Baker says personal moments at inaugural stick with him


By Colleen Quinn


STATE HOUSE — Catching glimpses of friends and neighbors as he made his way through the red-carpeted State House to be sworn-in as governor are the moments that stick out most in Gov. Charlie Baker’s mind, he said Thursday during a radio interview.

Baker, who spent eight years working for Govs. William Weld and Paul Cellucci, said he is very familiar with the building and “some of the pomp that comes with it,” but that is not what struck him during his own inauguration ceremonies last Thursday.

“And so what I guess I would say is amidst all the stuff that went on, the stuff that really sticks with me is the really personal stuff,” Baker said during his first “Ask the Governor” segment on WGBH.

He told host Margery Eagan that his favorite photograph of the events is one of he and his wife Lauren dancing at the convention center to the same song they danced to on their wedding 27 years ago, “Stand By Me.”

“It’s just a solo black and white photo of the two of us, and there’s really nothing around us; it’s just the two of us, and for me that’s kind of the most important part,” he said.

Baker talked about his mother, who is in a nursing home because she has Alzheimer’s, and was unable to attend the inauguration. During the 2010 campaign, his mother knew he was running for governor. Last year, her condition had deteriorated and she was likely unaware, he said.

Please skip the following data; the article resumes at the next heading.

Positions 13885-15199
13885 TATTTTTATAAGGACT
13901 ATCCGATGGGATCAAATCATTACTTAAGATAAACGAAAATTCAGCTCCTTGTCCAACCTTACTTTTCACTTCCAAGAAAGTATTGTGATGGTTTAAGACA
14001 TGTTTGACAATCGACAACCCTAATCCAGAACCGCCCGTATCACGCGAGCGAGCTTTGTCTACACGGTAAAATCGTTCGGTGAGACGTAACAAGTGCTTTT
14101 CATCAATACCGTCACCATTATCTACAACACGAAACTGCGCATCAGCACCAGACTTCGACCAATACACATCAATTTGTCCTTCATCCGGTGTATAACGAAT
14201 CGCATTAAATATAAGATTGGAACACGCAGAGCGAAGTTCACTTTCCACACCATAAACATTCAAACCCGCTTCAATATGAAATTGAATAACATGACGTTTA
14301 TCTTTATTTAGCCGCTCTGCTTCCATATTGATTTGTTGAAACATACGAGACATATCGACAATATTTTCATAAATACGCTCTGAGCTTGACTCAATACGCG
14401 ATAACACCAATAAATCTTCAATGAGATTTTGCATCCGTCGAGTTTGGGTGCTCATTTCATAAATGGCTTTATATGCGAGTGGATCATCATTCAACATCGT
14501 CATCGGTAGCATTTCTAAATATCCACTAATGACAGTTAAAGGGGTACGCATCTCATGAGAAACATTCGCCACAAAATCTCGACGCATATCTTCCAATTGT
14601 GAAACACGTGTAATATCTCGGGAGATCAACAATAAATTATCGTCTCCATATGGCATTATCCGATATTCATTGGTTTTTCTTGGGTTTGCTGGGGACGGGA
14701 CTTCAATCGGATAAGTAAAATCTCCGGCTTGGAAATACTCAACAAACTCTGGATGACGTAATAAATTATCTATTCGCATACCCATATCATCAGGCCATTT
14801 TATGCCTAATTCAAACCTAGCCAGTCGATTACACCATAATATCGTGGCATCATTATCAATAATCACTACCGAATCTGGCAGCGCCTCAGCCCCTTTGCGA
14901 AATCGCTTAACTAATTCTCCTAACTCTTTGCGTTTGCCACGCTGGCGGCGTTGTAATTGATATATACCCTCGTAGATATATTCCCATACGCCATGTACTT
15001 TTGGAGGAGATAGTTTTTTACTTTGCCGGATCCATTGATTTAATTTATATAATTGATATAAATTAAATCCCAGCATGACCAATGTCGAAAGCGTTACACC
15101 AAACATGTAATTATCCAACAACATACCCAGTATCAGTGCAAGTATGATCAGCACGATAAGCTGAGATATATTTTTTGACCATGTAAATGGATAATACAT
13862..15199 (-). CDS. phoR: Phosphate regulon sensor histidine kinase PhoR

“I think she knows something big happened, but I’d be hard-pressed to think she knows what that big thing is, which is obviously bittersweet for me and for him (his dad), and for my brothers, and for those who know my mom because I am very much my mother’s son,” Baker said.

Baker talked about his children, saying “I should ask them” when asked how they feel about him being governor.

“For them it is a new experience and we’ll see how it plays out over time. My kids are a lot older, so it makes a big difference,” he said.

His son Charlie lives and works in Virginia, while his son A.J. is a junior at Union College in New York and his daughter Caroline is a senior in high school.

“I think for my kids it’s a slightly different exercise than it would be for Karyn Polito’s kids, who are 10 and 8,” he said.